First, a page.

A 35-year-old Fairfax City man who is a registered sex offender was arrested and charged yesterday in connection with an alleged sexual assault on a teenage girl, city police said.

They said Lloyd J. Wilson of the 11100 block of Little Brook Lane was charged with rape in connection with an incident that occurred yesterday at his home. A Virginia State Police flier said Wilson was convicted of sexual battery in Texas in 1992.


Zoo Is Pledged Elephant Research Funds

The National Zoo has received a pledge of $180,000 from a circus executive to support its continuing research on elephant herpes, a virus that killed a young elephant at the zoo. Kenneth Feld, chief executive of Feld Entertainment, which owns Ringling Bros. and Barnum & Bailey Circus, made the pledge last month.

Elephant Endotheliotropic Herpesvirus, or EEHV, causes extensive bleeding in an elephant's heart but is not infectious to humans. The zoo's 16-month-old elephant, Kumari, died in 1995 after contracting the virus. Since then, the zoo has set up a laboratory that studies the virus and tests blood samples from captive elephants in North America that show symptoms of the disease. Some have been saved by early detection and treatment.

Ringling Bros. has been sued by animal-rights activists for allegedly violating the Endangered Species Act by mistreating elephants. Jane Garrison, an exotic-animal specialist with the Humane Society of the United States, called Feld's grant a public relations effort to divert attention from the lawsuit.

The grant was reported yesterday by the Wall Street Journal. Feld Entertainment, based in Great Falls, has denied mistreating elephants. Darin Johnson, a circus spokesman, said yesterday that the conservation center was established long before the lawsuit. "Ringling Bros. and the National Zoo have made the conservation of Asian elephants a priority," he said.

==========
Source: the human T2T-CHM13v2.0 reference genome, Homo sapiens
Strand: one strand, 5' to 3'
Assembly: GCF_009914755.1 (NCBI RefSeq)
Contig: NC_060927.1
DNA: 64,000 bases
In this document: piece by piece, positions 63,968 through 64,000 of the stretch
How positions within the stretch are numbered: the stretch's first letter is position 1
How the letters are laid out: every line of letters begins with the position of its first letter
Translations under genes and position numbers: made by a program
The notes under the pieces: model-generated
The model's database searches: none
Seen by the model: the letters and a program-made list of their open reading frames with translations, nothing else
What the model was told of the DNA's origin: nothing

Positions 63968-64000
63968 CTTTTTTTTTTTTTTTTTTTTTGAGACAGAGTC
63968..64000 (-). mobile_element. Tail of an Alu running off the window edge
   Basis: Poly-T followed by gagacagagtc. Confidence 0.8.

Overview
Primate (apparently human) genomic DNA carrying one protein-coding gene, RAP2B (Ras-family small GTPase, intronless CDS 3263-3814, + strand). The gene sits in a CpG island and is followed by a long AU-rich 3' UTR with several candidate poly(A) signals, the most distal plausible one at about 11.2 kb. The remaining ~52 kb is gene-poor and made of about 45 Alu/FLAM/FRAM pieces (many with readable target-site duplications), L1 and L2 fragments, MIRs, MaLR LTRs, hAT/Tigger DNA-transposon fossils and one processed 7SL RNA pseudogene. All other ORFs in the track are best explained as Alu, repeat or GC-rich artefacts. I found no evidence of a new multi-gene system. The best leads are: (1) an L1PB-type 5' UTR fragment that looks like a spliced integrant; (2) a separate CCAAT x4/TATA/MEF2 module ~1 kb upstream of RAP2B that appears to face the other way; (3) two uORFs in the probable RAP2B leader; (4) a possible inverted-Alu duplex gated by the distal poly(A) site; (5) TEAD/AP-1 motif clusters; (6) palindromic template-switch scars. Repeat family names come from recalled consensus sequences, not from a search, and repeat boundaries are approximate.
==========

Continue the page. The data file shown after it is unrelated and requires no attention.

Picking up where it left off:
Md. Firm Again in Talks on Stadium Name

A Bethesda-based investment firm is again in negotiations with the District to purchase the naming rights to Robert F. Kennedy Memorial Stadium, according to sources close to the talks.

ProFunds Advisors was on the verge of signing a three-year, $5 million deal for the naming rights in the spring, but the talks broke down over whether the firm would have to pay for an extra year at RFK if the new stadium was not ready.

Mark H. Tuohey, chairman of the D.C. Sports and Entertainment Commission, called the negotiations "productive discussions" but would not comment further.

The deal includes allowing ProFunds to keep its name on the stadium for all or part of the 2008 season if the Nationals' new stadium along the Anacostia River is not ready, according to sources.

Telephone messages left with a ProFunds spokesman were not returned yesterday.

"It's a little bizarre when you think about it, that life or death can ride on an IQ point or two."

-- John Blume, a Cornell University law professor, on the case of Daryl Atkins, who faces execution for murder in Virginia unless a York County jury decides that he is retarded. -- A1

Compiled from reports by staff writers Leef Smith, Nick Anderson, Ann E. Marimow, Thomas Heath, Fulvio Cativo, Jonathan Abel, Martin Weil and Karlyn Barker.